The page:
Being able to love the world’s cheap eats requires a little understanding. Embracing the simplicity of street food is important. We’re talking cheap and cheerful, a backpacker’s heaven, so please don’t hand over a dollar and expect gourmet excellence. You pay for what you get – most of the time.
The thing is, every so often, you’ll pay a little and get a whole lot more in return. The secret to finding the world’s best cheap eats is to eat your way through every market, every back street, every hawker and every ‘dai pai dong’ on earth. Never be afraid to try something for the first time, because it could turn out to be the best thing you’ve ever tasted.
As the author and editor of The Smart Girl’s Travel Guide, it’s been my life mission to eat my way around the globe. As a self confessed over-eater (luckily with a great metabolism), I can say that I’ve found some of the best cheap eats around the world. Here I share some of my favourites…..
My Top 5 Cheap Eats in the World
Pad Thai Noodles in Bangkok
There really is no Pad Thai like street Pad Thai, and in Bangkok, you’ll be spoilt for choice when it comes to eligible vendors. So why are the street vendors so much better than indoor establishments? Pad Thai vendors sell nothing else but Pad Thai, all day, every day, 365 days year – you get my drift? They have perfected the globally recognised Pad Thai and you will never taste a better noodle dish anywhere else. I guarantee you.
Pay around 25 Bhat (just over 50p) for a portion of noodle heaven. It doesn’t really get any cheaper than that, does it?
Ais Kacang and Aloe Vera Desserts in Singapore
Crushed ice, fresh fruit, colourful mango balls, generous chunks of soothing aloe vera jelly, topped with an indulgent scoop of ice cream or sweet condensed milk – does it get any cooler than this on a hot summer’s day? Singapore is famous for its food hawkers, and believe it or not, South East Asian desserts have a lot more to offer than rubbish broths and eggy sponge cake.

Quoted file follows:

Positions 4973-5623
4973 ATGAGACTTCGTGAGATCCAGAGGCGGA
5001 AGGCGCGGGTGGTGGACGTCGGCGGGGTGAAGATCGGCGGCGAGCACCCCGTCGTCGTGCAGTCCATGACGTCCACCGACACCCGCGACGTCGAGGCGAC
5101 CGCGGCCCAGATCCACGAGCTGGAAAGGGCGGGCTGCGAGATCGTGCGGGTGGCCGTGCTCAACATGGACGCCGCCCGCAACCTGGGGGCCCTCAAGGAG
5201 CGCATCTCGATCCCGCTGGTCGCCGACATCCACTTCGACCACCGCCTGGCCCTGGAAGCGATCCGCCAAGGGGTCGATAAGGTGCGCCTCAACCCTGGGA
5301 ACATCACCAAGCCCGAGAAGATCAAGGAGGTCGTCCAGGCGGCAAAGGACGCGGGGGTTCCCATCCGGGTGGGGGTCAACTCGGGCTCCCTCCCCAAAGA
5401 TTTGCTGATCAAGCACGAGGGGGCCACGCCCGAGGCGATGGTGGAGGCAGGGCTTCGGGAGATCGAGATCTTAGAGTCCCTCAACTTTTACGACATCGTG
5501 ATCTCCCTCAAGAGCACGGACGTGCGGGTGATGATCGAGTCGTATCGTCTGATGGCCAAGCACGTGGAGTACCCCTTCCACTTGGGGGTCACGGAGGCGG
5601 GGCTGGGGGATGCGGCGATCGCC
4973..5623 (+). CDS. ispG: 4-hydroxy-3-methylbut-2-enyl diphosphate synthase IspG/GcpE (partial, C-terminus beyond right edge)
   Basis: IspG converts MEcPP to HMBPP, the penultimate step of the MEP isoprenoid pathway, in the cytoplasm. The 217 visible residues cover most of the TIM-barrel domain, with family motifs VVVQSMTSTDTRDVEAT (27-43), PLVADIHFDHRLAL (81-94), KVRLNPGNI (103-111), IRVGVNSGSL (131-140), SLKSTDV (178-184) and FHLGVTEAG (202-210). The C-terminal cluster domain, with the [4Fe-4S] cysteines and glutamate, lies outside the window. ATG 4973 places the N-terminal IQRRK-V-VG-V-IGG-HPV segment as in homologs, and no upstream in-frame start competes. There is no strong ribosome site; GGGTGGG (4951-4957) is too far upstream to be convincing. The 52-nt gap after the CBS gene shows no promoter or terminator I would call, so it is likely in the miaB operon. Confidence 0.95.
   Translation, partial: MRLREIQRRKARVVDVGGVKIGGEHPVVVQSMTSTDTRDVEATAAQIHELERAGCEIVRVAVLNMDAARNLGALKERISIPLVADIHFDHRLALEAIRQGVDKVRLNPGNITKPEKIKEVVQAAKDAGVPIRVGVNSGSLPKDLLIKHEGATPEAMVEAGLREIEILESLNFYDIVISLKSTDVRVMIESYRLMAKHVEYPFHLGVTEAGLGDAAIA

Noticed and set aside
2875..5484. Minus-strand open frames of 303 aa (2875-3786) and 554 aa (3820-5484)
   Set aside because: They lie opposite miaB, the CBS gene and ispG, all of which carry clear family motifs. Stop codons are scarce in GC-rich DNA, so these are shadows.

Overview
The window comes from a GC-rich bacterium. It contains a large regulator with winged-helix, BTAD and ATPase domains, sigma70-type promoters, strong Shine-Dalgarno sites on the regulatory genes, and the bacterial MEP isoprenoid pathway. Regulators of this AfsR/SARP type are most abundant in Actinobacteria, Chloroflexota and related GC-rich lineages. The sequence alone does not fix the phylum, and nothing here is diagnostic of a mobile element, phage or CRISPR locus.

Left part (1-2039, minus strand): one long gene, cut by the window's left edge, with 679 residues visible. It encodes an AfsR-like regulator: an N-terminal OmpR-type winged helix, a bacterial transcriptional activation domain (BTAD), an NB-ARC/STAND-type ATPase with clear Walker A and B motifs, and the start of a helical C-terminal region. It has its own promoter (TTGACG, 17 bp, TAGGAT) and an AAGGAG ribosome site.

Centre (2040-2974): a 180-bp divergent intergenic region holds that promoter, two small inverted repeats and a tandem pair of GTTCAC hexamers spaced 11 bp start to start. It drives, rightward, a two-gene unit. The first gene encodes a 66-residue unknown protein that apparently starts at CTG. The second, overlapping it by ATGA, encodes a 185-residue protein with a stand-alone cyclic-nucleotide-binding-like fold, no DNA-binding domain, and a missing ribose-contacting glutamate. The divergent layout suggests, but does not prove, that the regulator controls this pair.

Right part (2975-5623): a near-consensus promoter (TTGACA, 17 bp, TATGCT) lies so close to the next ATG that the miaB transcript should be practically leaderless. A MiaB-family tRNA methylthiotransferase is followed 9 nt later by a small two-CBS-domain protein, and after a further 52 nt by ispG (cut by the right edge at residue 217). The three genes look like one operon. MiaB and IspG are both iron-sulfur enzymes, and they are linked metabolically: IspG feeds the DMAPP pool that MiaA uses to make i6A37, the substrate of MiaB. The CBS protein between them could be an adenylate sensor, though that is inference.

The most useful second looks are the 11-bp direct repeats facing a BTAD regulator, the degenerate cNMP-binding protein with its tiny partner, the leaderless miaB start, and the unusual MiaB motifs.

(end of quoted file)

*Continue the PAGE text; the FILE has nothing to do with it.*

I found a great selection of savoury stalls and dessert vendors in the Commonwealth Crescent Food Centre. It’s a backpacker’s paradise and chubby man’s playground.
Lo Mai Fan (Sticky Rice) in Hong Kong
Lovingly steamed in banana leaves, this has got to be one of the most amazing comfort foods I have ever tasted in my life. Whether it’s hot, cold, windy, rainy or chucking it down with hail stones, Lo Mai Fan is just incredibly heartening. It’s not much to look at so don’t expect to see a beauty queen when you unravel the wet banana leaves. Just take in that smell (it’s pretty unique), add a dash of soy sauce and tuck into the gooey, glutinous delight.
Escargot in Marrakech
I love the chewy texture of snails. I don’t care how disgusting English nursery rhymes brand them; they are just lovely to me. Maybe it’s the Parisian-wannabe inside me that draws me to these shell dwellers, but whatever it is, it’s a treat to find delicious escargot at such a giveaway. Get the best of French cuisine at bargain prices in the night bazaars of Marrakech.
Watch out for the snake charmers, wade through the pickpockets, push past the con artists, and get yourself to an escargot vendor. If you haven’t been scammed of all your money yet, spend 6 Dirham on a bowl of escargot. That’s less than 40p a bowl – you wouldn’t get that in Paris now, would you?
Pylsur Hotdogs in Reykjavik
Iceland is ridiculously expensive. Those who know me will roll their eyes at me telling the same story again, but I spent £15 on a keyring. Yes, FIFTEEN whole pounds! On one small keyring! Anyway, that sets the scene. Even buying a sandwich in Iceland can upset your bank account, so these Pylsur hotdog stands should keep your energy levels up, day and night. Pylsur hotdogs are only 300 ISK (about £1.50) and they are just irresistible. I have no idea what makes them so appetising, but I can’t be too wrong if Bill Clinton loves them too.
About the Author:
Mags Yip is the author and editor of The Smart Girl’s Travel Guide. Her online budget travel guide covers South East Asia, Africa, America, Europe and the UK. She can slum it like the rest of us but Mags also has a weakness for luxury travel. Visit her blog to discover more about her experiences around the world.